Fabulous Fish Fridays!!! The Pipefish

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Common Name: Harlequin Pipefish

 

Latin NameMicrognathus Ensenadae

 

Location: Rare South Florida, Bahamas, Caribbean also Bermuda and south to Brazil

 

Distinct Features and Information: Pipefish look like straight-bodied seahorses with tiny mouths. The name is derived from the peculiar form of their snout, which is like a long tube, ending in narrow and small mouth which opens upwards and is toothless. The body and tail are long, thin, and snake-like. They have a highly modified skeleton formed into armored plating. This dermal skeleton has several longitudinal ridges, so that a vertical section through the body looks angular, not round or oval as in the majority of other fishes. Pipefish are abundant on coasts of the tropical and temperate zones. Most species of pipefish are less than 20 cm in length and generally inhabit sheltered areas in coral reefs, sea grass beds and sandy lagoons. There are approximately 200 species of pipefish. Pipefish, like their seahorse relatives, leave most of the parenting duties to the male. Male pipefish have a specially developed area to carry eggs, which are deposited by the female. In some species this is just a patch of spongy skin that the eggs adhere to until hatching.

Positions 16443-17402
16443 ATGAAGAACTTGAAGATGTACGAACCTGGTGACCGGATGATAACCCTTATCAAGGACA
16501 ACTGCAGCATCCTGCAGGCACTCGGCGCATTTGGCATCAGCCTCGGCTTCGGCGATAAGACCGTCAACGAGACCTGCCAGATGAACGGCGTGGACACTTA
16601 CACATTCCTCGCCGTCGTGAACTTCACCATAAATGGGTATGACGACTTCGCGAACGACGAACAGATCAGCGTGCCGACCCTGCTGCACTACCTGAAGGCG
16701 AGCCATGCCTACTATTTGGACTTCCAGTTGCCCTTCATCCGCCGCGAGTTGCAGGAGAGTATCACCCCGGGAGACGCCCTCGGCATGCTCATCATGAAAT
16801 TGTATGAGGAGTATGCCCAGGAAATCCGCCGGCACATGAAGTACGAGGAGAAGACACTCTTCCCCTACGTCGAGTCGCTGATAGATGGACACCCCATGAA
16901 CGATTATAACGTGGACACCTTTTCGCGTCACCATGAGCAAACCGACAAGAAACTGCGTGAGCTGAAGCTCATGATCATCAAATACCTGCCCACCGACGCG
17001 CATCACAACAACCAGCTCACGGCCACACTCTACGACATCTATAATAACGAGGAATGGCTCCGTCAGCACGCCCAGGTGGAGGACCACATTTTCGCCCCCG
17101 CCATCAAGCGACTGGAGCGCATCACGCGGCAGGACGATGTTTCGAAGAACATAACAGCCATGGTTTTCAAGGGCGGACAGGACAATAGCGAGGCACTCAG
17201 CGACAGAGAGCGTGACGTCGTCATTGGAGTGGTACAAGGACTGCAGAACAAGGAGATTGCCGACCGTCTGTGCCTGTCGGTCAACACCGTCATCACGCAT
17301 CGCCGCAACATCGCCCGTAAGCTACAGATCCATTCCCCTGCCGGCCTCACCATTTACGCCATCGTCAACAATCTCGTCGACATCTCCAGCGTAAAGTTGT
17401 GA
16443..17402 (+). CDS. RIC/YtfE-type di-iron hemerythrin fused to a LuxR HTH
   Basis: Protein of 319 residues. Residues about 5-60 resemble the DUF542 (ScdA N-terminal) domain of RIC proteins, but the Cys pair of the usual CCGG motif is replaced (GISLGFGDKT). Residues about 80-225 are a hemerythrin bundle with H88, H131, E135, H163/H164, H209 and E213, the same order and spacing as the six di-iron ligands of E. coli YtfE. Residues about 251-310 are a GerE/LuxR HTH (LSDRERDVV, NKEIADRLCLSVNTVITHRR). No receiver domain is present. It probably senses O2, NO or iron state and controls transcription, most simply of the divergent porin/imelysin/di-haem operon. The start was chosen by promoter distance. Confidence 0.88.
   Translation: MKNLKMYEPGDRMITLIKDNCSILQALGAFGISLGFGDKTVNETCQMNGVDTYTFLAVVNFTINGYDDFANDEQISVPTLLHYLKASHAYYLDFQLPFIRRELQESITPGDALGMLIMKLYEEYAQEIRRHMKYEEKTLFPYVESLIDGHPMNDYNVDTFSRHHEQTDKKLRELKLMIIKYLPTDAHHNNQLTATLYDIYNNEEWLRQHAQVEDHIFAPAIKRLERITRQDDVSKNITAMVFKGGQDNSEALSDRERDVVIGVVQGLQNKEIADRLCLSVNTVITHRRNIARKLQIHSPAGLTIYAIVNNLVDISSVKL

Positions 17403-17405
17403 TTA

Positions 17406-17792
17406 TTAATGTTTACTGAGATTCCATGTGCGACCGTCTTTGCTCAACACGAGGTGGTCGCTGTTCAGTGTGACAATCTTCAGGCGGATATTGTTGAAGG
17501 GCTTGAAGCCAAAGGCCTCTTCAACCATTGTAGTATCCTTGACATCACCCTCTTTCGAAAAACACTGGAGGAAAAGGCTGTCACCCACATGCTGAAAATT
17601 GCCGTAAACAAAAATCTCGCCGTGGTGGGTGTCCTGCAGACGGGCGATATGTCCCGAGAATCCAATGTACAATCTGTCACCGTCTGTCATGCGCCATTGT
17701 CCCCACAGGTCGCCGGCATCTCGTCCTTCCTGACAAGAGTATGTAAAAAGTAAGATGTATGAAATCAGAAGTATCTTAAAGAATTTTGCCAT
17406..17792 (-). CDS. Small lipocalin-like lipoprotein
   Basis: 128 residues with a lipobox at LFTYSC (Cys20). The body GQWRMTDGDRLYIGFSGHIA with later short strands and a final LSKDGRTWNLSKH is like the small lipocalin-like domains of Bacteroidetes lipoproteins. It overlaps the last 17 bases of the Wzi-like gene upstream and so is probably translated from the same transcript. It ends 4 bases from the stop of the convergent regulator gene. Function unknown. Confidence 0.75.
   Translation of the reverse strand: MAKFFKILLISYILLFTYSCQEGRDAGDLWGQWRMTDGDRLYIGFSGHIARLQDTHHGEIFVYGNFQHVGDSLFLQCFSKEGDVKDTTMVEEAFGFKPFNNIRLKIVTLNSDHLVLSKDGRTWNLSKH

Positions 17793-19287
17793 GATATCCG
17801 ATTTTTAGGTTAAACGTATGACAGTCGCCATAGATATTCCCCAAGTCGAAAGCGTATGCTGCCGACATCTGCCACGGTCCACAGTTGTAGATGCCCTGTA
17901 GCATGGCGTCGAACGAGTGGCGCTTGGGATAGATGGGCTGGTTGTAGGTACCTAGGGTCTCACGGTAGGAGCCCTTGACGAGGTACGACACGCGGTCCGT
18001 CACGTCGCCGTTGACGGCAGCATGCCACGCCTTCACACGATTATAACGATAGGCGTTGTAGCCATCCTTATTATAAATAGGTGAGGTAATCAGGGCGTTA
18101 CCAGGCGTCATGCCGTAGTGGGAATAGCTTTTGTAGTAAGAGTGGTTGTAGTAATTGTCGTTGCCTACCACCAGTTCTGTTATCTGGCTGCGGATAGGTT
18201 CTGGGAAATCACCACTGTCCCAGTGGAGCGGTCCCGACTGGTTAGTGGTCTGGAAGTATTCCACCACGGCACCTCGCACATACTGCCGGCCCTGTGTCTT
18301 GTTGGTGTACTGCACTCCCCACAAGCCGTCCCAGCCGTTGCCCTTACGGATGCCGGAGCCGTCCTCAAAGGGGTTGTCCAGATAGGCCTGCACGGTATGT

Special Status or Protections: None

Harlequin Pipefish Juvenile

Harlequin Pipefish Intermediate

Harlequin Pipe Fish Adult

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